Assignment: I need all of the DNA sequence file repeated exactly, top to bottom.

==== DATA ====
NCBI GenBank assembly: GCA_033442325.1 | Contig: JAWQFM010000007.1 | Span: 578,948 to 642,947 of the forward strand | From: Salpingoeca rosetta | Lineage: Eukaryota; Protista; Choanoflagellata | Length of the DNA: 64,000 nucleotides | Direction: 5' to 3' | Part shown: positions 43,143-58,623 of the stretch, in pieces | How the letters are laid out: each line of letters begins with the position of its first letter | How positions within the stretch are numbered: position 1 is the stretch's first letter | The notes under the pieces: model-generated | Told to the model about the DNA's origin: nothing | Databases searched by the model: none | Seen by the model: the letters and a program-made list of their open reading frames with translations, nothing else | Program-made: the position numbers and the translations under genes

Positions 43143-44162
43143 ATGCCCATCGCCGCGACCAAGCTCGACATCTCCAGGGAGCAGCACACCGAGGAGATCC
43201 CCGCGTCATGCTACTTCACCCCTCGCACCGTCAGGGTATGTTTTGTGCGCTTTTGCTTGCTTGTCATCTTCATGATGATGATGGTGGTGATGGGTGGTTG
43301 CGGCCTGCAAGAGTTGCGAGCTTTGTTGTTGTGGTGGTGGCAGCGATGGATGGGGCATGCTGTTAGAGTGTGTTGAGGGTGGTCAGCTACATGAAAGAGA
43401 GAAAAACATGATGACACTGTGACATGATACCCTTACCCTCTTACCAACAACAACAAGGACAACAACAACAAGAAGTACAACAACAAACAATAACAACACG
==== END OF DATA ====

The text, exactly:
NCBI GenBank assembly: GCA_033442325.1 | Contig: JAWQFM010000007.1 | Span: 578,948 to 642,947 of the forward strand | From: Salpingoeca rosetta | Lineage: Eukaryota; Protista; Choanoflagellata | Length of the DNA: 64,000 nucleotides | Direction: 5' to 3' | Part shown: positions 43,143-58,623 of the stretch, in pieces | How the letters are laid out: each line of letters begins with the position of its first letter | How positions within the stretch are numbered: position 1 is the stretch's first letter | The notes under the pieces: model-generated | Told to the model about the DNA's origin: nothing | Databases searched by the model: none | Seen by the model: the letters and a program-made list of their open reading frames with translations, nothing else | Program-made: the position numbers and the translations under genes

Positions 43143-44162
43143 ATGCCCATCGCCGCGACCAAGCTCGACATCTCCAGGGAGCAGCACACCGAGGAGATCC
43201 CCGCGTCATGCTACTTCACCCCTCGCACCGTCAGGGTATGTTTTGTGCGCTTTTGCTTGCTTGTCATCTTCATGATGATGATGGTGGTGATGGGTGGTTG
43301 CGGCCTGCAAGAGTTGCGAGCTTTGTTGTTGTGGTGGTGGCAGCGATGGATGGGGCATGCTGTTAGAGTGTGTTGAGGGTGGTCAGCTACATGAAAGAGA
43401 GAAAAACATGATGACACTGTGACATGATACCCTTACCCTCTTACCAACAACAACAAGGACAACAACAACAAGAAGTACAACAACAAACAATAACAACACG